The contrast with the rest of the Paradise Club was startling, and that was an understatement. The room in which Schroeder now found himself was clean, well-lit and beautifully decorated. Lavish Turkish wall-hanging tapestries adorned three of the walls, with the other wall panted a pleasing shade of magnolia. On that wall hung three oil paintings, all of scenes from Turkey’s great past as a colonial power during the time of the Ottomans. On the floor, exquisite carpets lay, covered here and there by a selection of hand-woven Turkish rugs, all of which must have cost their owner a small fortune. The contrast between the exterior veneer of the Paradise Club and this lavish and exquisite inner sanctum could not have been greater. Schroeder realised that the outer shell of the establishment was nothing more than a blind to disguise what really went on within this room, this place from where the man known as Mehmet Achmed controlled one of the largest and most well-financed arms of international terrorism in the modern world. Its existence was known to  only  a few living beings on the planet, and now, Kurt Schroeder had been admitted to this exclusive and very small list of those ‘privileged’ to know of its existence.

The man in question was in fact seated behind a very large and expensive desk that sat in front of the wall containing the paintings. He looked entirely the appropriate owner of the lavishly decorated room in which he sat. Schroeder was impressed by his neatly pressed tailored suit, which he estimated to be on a quality par with his own, and by his well-groomed jet black hair, cut in a short back-and-sides, and his nails had obviously recently undergone a manicure. From a sitting position it was hard to judge the man’s height, but he looked to be tall, almost as tall as Schroeder, and there was no doubting the wealth that exuded from the man who now smiled in greeting at the German, his hand reaching out and upwards from behind his desk, though he didn’t make any move to rise as Schroeder approached.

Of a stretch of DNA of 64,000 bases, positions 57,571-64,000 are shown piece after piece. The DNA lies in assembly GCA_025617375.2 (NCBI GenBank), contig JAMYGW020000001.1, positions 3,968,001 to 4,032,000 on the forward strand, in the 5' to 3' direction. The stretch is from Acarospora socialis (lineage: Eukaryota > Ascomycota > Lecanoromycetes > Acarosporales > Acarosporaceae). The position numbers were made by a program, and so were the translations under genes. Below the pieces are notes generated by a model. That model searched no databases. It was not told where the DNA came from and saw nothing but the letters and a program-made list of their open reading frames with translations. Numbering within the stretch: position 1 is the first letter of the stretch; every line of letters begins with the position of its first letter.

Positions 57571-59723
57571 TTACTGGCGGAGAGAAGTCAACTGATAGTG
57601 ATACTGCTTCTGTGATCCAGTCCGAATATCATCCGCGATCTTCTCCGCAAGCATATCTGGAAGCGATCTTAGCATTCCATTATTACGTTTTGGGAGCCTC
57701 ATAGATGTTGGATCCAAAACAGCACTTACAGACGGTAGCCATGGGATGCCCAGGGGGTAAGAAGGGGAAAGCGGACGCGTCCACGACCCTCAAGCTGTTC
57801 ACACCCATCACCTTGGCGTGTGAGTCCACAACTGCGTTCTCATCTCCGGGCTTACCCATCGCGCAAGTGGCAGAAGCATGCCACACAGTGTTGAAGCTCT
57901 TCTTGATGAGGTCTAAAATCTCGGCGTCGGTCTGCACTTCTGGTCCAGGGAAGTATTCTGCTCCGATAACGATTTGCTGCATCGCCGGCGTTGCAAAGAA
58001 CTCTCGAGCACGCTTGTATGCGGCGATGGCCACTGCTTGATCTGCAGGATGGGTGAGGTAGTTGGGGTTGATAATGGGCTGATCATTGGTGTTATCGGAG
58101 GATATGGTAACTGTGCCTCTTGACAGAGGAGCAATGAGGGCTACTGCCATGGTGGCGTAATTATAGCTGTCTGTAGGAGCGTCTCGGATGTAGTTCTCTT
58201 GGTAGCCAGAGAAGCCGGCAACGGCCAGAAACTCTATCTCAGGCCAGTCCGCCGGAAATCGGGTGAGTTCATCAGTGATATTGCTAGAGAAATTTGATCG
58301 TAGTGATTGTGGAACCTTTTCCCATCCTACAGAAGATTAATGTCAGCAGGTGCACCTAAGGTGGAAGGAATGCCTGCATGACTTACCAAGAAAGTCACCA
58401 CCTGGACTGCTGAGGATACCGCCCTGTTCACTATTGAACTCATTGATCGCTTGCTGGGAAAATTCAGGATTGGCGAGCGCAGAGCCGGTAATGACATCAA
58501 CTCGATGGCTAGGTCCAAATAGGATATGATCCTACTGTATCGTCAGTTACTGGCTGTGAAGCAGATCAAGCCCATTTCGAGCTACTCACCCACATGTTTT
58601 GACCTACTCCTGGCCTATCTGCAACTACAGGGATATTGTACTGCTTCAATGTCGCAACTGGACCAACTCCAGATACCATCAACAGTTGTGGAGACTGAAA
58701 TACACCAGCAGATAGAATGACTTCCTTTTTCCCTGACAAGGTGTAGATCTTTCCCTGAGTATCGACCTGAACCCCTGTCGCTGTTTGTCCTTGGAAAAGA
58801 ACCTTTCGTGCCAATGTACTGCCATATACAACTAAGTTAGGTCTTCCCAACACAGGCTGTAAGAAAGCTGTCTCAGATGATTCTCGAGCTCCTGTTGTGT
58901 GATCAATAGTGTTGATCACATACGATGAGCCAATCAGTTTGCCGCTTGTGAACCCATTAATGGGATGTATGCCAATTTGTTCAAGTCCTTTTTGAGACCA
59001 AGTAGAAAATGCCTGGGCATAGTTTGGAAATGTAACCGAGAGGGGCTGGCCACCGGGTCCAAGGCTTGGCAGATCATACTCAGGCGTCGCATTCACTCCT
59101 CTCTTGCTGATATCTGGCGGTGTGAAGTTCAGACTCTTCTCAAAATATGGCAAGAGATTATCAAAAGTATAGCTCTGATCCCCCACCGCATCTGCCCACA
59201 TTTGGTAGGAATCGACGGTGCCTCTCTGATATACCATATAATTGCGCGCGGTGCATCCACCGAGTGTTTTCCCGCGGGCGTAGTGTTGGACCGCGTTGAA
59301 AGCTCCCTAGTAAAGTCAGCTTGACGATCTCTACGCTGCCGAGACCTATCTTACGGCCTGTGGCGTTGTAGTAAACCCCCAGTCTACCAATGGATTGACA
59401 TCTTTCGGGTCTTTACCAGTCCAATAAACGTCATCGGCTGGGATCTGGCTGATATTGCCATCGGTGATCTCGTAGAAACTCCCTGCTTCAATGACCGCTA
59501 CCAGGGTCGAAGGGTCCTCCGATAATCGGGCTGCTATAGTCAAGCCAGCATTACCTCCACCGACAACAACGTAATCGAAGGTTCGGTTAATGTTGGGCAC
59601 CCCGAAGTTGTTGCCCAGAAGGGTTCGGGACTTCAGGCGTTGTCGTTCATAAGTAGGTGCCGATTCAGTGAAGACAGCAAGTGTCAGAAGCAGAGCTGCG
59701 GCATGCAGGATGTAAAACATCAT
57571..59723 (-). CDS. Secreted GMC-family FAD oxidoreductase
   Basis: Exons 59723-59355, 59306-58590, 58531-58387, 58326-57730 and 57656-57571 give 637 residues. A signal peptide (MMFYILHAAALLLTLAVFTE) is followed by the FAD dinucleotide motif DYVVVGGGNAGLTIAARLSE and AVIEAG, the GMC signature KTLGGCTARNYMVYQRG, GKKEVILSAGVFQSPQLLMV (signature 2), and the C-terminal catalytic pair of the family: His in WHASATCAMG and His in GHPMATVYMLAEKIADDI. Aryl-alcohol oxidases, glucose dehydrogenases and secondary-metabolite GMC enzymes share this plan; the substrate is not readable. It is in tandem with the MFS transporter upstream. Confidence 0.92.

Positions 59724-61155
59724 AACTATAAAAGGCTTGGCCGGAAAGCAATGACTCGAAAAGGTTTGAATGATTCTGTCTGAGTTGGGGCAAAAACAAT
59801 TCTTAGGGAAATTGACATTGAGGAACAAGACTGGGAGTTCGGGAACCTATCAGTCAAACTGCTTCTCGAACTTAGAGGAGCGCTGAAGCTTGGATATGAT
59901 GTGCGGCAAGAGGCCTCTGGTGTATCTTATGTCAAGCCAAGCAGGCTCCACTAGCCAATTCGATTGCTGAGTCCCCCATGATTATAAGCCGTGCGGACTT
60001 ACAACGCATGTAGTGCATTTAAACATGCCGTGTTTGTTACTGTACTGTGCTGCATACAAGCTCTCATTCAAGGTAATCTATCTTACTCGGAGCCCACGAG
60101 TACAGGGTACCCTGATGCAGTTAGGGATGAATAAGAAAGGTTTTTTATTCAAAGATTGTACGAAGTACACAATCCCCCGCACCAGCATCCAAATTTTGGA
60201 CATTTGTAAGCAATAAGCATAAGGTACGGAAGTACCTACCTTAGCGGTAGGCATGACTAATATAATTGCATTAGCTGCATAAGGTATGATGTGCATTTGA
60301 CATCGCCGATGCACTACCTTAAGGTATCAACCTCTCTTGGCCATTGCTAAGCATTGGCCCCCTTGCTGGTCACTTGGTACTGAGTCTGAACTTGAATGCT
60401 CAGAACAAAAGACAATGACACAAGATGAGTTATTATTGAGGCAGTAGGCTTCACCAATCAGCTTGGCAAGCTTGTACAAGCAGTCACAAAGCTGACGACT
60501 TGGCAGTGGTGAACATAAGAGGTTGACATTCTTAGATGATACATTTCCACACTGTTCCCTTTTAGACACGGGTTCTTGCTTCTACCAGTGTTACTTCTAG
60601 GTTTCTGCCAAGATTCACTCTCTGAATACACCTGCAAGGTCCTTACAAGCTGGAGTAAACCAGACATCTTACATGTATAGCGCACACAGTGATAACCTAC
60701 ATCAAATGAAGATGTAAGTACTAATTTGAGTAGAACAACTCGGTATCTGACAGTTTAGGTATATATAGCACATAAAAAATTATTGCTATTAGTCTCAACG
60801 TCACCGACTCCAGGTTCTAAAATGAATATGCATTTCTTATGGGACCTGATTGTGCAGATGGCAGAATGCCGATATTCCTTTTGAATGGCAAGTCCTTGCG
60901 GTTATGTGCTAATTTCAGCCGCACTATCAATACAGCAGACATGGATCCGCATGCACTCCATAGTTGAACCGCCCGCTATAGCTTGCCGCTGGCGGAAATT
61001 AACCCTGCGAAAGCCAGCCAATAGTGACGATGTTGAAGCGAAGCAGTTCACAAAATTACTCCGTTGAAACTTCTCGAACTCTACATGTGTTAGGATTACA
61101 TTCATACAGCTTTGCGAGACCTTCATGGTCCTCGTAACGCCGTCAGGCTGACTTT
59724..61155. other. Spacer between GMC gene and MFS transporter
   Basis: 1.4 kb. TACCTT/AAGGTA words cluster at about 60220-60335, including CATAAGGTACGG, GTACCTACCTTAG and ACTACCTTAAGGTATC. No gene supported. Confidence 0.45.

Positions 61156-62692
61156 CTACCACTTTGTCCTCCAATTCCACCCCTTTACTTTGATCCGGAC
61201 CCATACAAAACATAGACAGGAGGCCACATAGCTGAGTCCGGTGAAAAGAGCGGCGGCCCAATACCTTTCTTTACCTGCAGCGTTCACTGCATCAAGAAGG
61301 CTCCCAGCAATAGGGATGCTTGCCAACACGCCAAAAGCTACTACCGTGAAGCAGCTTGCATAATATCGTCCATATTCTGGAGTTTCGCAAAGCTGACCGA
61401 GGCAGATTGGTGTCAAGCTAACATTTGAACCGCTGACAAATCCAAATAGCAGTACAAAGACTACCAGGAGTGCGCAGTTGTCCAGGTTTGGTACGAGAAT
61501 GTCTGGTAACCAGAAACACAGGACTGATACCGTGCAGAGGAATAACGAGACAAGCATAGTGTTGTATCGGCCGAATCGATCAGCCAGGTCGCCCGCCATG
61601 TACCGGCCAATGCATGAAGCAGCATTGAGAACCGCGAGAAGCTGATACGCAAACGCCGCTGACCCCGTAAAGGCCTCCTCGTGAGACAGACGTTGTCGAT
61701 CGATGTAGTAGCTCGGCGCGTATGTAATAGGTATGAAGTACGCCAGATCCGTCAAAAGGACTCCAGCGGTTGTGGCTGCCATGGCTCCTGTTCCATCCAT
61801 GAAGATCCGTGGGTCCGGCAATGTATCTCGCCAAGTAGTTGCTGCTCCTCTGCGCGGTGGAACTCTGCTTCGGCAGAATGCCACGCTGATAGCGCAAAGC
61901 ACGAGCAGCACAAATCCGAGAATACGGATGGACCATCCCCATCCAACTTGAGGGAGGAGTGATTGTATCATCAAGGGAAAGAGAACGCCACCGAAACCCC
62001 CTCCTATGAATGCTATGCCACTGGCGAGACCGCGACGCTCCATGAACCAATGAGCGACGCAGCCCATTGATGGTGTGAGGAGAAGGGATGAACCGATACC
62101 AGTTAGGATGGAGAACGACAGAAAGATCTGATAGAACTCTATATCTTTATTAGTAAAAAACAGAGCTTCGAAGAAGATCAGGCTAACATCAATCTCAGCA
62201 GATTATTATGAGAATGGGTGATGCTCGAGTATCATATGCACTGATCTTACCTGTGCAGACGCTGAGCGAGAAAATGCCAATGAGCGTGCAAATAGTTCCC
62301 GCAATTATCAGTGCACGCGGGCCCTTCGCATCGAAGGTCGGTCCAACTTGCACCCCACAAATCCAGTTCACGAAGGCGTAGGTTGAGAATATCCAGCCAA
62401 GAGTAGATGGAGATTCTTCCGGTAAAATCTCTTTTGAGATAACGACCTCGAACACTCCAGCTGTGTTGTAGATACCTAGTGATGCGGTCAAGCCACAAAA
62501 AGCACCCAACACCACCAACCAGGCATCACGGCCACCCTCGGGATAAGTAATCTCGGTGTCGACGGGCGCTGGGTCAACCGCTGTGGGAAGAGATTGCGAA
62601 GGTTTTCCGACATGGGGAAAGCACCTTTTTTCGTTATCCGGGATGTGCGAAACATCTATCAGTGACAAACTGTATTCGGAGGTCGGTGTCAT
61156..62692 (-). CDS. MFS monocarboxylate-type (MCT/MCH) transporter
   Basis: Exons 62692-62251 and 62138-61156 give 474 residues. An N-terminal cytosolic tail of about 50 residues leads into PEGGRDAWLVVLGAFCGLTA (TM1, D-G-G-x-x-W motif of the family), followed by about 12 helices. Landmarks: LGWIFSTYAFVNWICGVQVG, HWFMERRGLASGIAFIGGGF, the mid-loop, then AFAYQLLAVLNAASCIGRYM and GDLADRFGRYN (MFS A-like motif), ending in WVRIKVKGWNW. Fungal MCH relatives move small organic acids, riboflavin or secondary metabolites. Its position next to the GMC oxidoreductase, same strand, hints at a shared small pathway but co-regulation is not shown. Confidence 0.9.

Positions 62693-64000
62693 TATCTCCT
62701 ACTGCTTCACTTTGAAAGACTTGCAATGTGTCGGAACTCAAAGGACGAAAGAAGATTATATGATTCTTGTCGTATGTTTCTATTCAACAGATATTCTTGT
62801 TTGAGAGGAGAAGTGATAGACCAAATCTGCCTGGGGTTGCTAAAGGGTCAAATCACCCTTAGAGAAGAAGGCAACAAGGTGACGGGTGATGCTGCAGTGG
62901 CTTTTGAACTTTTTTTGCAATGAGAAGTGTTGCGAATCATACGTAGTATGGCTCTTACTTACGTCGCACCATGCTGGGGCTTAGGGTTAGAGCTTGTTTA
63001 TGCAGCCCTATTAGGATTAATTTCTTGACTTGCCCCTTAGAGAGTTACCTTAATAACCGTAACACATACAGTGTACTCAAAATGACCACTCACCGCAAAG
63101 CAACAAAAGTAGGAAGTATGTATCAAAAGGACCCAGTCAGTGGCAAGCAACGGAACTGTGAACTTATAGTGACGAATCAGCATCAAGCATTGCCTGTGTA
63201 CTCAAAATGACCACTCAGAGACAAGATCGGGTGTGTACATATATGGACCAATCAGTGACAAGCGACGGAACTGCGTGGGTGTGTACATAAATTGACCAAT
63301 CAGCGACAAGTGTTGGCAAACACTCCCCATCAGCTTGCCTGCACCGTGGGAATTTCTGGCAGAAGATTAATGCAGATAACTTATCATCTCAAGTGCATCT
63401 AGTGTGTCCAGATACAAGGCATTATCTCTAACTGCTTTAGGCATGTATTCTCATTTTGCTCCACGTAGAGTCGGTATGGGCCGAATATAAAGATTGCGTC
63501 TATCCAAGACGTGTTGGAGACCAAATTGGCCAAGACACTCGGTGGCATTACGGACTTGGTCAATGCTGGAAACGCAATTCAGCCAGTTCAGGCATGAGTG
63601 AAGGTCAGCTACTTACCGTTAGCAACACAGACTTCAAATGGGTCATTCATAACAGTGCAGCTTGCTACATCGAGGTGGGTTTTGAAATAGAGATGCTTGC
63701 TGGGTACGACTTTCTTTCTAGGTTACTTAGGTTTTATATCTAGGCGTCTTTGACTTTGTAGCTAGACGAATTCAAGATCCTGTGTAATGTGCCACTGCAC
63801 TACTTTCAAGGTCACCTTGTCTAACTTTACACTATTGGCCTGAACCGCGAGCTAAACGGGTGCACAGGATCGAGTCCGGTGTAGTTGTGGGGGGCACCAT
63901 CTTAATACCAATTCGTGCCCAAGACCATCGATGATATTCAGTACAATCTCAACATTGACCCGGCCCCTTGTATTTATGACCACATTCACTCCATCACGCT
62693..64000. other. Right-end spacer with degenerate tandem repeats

Kurt Schroeder took the proffered hand and shook it, impressed by the firmness of the grip. His host spoke in near-perfect German, Schroeder was impressed.

“Herr Schroeder, welcome to my humble establishment, you must forgive the behaviour of Ali out there. He does my bidding well and ensures my privacy is not disturbed, but he can be a little brusque at times, particularly with strangers and foreigners. Please sit.”

Schroeder seated himself in the chair indicated by Achmed, a comfortable overstuffed armchair with myriad cushions placed haphazardly all over its surface.

Reverting to his native language he answered his host’s lengthy greeting with a simple,

            “Herr Achmed.”

            “I see you are a man of few words Herr Schroeder. Very well, let us get down to business. You are, or at least you say you are capable of delivering a system of destruction to my people that will make the rest of the world sit up and take notice of us and our demands. Do I speak succinctly enough, and is this correct?”

            “You are correct Herr Achmed, inasmuch as I will soon be able to deliver such a system. It is not yet in my hands, but soon will be.”

            “You will forgive my scepticism Herr Schroeder, but others have made such promises in the past and been unable to deliver. Why should I place my faith and my trust in you when they have failed so visibly to bring me what I seek?”